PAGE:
Threatened Philip Johnson Booth House seeks buyer—now – The Architect's Newspaper

Ever needed to stay in a house designed by a world-well-known fashionable architect? Effectively, right here’s an opportunity: The proprietor of Philip Johnson’s first constructed fee is searching for a purchaser, and quick.

Johnson’s Booth House, in-built 1946, predates the Glass House by three years and was the architect’s first constructed work (not counting his Harvard GSD thesis mission). Just like the Glass House, which Johnson designed for himself in New Canaan, Connecticut, the Booth House in rural Bedford, New York sits on a grassy podium, sports activities ground-to-ceiling glazing, and is organized internally round a commodious brick hearth.

The house owners—architect Sirkka Damora and her husband, architectural photographer Robert Damora (1912–2009)—moved in as renters in 1955 and by no means left. After shopping for the home within the 1960s, they added nearly 900 sq. toes of under-grade house to the ,450-square-foot residence, increasing the structure for a rising household with out considerably altering Johnson’s design.

(Courtesy Damora / reproduced with permission)

The inside in 2009. Johnson studied the Glass House (1949) and this one concurrently—although one notable distinction is the Booth House’s household orientation, with its non-public rooms and ample storage. (Courtesy Damora / reproduced with permission)

The couple’s son, Matt Damora, has distinctive recollections of rising up in what would turn into a seminal work of contemporary structure. “It’s all I knew, however each pal that got here by thought it was fully bizarre,” he mentioned. In a city outlined by Colonial Revival houses with ornamental entrances and functionless shutters, “they weren’t used to the thought of ground-to-ceiling glass, or open plan areas—the dearth of ornamentation, they didn’t know what to do with it.” Damora’s architect dad and mom clearly felt in another way, even constructing an 800-square-foot studio on the 2-acre property that dialogued with Johnson’s design.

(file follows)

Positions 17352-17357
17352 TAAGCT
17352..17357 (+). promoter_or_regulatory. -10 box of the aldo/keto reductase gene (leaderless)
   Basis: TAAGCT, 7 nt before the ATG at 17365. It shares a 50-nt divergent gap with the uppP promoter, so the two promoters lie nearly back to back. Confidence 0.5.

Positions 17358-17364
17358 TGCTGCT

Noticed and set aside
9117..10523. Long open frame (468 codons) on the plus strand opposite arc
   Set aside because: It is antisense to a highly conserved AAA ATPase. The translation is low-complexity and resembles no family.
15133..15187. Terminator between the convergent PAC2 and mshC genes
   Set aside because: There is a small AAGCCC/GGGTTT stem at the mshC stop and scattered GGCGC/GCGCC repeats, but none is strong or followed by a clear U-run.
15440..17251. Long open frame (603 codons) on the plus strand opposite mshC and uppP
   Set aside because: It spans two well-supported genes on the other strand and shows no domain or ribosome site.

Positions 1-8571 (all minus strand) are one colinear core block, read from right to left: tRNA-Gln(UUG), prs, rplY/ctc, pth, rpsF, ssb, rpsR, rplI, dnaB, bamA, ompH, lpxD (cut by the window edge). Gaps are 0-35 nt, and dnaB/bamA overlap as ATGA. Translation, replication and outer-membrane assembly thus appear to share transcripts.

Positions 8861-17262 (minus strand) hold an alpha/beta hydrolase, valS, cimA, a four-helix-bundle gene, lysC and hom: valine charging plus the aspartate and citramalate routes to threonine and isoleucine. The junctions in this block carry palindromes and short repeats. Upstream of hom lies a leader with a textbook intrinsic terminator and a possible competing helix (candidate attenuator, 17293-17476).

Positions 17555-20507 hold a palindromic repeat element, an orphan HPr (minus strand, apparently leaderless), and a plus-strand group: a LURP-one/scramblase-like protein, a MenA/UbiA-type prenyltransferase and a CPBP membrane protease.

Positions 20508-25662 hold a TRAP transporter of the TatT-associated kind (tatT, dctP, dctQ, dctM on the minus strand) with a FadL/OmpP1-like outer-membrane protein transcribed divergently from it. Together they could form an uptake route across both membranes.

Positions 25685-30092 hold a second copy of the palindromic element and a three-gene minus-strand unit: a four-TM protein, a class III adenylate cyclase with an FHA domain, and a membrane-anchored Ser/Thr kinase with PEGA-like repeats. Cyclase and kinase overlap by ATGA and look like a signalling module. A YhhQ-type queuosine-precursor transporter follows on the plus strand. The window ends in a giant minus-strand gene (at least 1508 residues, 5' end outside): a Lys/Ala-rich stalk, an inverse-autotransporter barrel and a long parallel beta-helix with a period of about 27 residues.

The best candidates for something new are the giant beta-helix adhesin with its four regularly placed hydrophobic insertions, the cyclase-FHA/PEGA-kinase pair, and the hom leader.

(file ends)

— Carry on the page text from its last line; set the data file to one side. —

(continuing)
Now 93, Sirkka is seeking to promote the home, and shortly. She needs “appreciative stewards” for her residence of 62 years, according to a submit Matt submitted to Docomomo, the trendy structure preservation affiliation. There are just a few issues, although: The title of the home is in litigation, which—relying on the result of the case—may jeopardize its very existence, Matt defined. Readers might recall that this is not the first time the house has been on the market: Again in 2010, the household tried to promote the house for $2 million, however the submit-Recession market in Westchester County wasn’t robust sufficient to shut a deal.

This time, the house is again in the marketplace for $ million. With the home’s destiny unsure, Matt fears future developer may demolish the (small by immediately’s requirements) residence and construct a McMansion or two on the property, which is adjoining to a developable lot.

Contemplating the urgency of the household’s mission, Matt has made his contact data out there to the general public, in hopes of expediting a sale: Matt might be reached at r[dot]damora[at]verizon[dot]internet or 718-230-8858.

(Courtesy Damora / reproduced with permission)

The inside in 1976. (Courtesy Damora / reproduced with permission)

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Threatened Philip Johnson Booth House seeks buyer—now - The Architect's Newspaper